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Weighing the Options
Aired August 29, 2003 - 20:25 ET
THIS IS A RUSH TRANSCRIPT. THIS COPY MAY NOT BE IN ITS FINAL FORM AND MAY BE UPDATED.
SOLEDAD O'BRIEN, CNN ANCHOR: Want to lose some weight? You could go on a diet. You could get some exercise. Or you could to do what more and more people are doing, have surgery.
It's estimated that 120,000 Americans this year will have gastric bypass, or bariatric, surgery in order to lose weight.
Here to discuss this growing trend is Professor Glen McGee. He's the associate director for education at the University of Pennsylvania Center for Bioethics. And he joins us from Philadelphia. And from Cleveland, Professor Paul Ernsberger. He teaches about nutrition at the Case Western Reserve Medical School.
Gentlemen, good evening. Thanks for joining me.
O'BRIEN: Professor McGee, let's begin with you.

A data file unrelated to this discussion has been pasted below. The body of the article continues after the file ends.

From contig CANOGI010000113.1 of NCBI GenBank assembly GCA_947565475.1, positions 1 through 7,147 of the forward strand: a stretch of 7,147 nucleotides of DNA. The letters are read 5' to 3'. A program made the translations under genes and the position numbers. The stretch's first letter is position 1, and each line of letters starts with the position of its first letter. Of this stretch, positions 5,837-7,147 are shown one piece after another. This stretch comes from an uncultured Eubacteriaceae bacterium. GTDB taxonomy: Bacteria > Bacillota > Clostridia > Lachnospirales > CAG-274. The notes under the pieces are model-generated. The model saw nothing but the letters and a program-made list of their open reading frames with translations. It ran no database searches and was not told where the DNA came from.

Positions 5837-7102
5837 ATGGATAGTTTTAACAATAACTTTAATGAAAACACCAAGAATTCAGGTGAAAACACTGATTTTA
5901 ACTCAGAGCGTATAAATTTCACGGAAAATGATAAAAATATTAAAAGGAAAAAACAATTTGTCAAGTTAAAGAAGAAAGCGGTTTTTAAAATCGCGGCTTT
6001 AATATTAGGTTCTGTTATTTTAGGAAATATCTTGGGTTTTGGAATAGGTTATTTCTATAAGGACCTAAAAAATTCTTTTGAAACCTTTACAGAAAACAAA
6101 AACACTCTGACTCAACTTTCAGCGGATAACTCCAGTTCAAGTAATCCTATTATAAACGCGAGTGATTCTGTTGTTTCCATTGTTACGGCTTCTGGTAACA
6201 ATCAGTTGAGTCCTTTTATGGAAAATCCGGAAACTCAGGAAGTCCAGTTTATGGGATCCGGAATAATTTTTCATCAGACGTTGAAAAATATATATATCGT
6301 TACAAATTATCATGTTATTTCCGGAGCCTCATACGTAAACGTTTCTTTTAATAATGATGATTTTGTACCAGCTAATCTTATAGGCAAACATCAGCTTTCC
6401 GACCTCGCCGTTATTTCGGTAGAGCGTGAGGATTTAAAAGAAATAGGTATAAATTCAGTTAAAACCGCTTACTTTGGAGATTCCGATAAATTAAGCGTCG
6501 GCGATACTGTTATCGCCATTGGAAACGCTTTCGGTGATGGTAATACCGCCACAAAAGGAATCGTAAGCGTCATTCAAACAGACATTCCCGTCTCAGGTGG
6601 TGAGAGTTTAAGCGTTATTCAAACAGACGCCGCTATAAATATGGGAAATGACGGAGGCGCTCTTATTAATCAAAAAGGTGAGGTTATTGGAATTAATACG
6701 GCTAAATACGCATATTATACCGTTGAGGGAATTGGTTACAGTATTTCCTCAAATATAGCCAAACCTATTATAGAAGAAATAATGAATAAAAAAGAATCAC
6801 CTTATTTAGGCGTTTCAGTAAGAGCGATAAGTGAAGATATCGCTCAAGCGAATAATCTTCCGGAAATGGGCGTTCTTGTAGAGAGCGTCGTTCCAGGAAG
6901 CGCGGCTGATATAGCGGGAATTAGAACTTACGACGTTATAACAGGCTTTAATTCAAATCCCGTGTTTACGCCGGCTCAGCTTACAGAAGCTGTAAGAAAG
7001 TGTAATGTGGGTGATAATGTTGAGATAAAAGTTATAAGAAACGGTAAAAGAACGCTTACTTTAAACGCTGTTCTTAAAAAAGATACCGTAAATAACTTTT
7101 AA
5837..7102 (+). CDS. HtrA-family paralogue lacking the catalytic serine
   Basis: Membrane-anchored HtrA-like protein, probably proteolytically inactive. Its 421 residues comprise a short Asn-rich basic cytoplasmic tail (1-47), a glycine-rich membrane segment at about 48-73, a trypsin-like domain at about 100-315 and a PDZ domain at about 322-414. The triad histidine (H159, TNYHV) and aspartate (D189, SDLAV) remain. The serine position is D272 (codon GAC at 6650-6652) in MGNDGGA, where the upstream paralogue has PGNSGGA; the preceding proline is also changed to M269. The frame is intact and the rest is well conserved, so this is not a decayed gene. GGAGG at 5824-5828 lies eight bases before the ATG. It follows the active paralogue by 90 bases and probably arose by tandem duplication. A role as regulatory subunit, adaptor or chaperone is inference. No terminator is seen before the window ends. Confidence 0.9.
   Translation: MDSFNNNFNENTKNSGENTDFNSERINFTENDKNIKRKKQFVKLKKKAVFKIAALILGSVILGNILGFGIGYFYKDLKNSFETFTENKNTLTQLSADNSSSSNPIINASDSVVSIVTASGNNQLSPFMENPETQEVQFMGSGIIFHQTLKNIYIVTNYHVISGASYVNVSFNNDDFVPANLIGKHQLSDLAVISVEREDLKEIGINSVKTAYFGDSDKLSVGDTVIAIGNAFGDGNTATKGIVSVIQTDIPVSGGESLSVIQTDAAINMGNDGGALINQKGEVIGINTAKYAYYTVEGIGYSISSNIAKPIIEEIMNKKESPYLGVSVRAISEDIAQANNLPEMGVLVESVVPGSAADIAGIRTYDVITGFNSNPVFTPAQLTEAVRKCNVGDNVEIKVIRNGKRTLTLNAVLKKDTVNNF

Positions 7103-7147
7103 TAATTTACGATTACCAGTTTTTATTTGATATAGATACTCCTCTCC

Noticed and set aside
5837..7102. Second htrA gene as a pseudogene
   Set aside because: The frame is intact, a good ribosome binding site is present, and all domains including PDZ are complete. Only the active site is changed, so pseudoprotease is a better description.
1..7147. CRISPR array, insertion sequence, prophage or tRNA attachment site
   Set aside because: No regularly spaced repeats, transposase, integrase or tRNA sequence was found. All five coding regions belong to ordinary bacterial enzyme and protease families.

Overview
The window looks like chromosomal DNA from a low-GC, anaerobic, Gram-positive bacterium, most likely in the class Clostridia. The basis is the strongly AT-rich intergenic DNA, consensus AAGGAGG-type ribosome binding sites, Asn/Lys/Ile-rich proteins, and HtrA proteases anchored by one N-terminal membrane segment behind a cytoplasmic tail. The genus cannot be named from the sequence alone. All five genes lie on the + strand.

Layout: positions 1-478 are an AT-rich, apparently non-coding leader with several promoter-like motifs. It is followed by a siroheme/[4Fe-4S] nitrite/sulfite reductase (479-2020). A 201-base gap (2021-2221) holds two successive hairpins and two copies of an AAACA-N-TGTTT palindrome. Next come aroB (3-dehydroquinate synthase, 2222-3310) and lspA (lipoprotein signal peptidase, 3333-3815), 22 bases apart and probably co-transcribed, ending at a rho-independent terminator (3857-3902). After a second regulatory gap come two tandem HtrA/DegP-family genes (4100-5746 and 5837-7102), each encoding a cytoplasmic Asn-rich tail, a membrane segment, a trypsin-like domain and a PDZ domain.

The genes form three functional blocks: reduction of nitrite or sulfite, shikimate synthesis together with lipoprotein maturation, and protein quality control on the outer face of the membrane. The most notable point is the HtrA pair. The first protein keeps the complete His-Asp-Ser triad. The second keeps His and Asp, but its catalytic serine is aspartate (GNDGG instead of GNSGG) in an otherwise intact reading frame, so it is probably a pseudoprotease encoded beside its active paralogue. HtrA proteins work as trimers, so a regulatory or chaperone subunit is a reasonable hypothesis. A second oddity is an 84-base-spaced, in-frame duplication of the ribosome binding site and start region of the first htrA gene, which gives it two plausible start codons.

The procedures, the number done, the percent, has climbed 40 percent in a year alone, up to 80,000. And many, as we just mentioned, are expecting that that number is actually going to go to 120,000 next year. Does that huge increase over such a short time, does that trouble you?
GLEN MCGEE, UNIV. OF PENNSYLVANIA CENTER FOR BIOETHICS: It troubles me.
And it's a part of a big increase broadly in what you might think of as fee-for-service procedures. Most of these so-called bariatric surgeries, where the stomach is either stapled or shrunk surgically by removing part of the stomach, are performed by surgeons who, like most cosmetic surgeons in America, haven't been specially certified to do this kind of operation. There are enormous side effects that can happen.
Proponents of the surgery say it can reduce Type 2 diabetes, which costs Americans up to $100 million a year. It can help people who are really, really -- the so-called morbidly obese patient lose weight. But what is really happening today is that more and more Americans who are just a little bit overweight are considering this procedure instead of diet or exercise.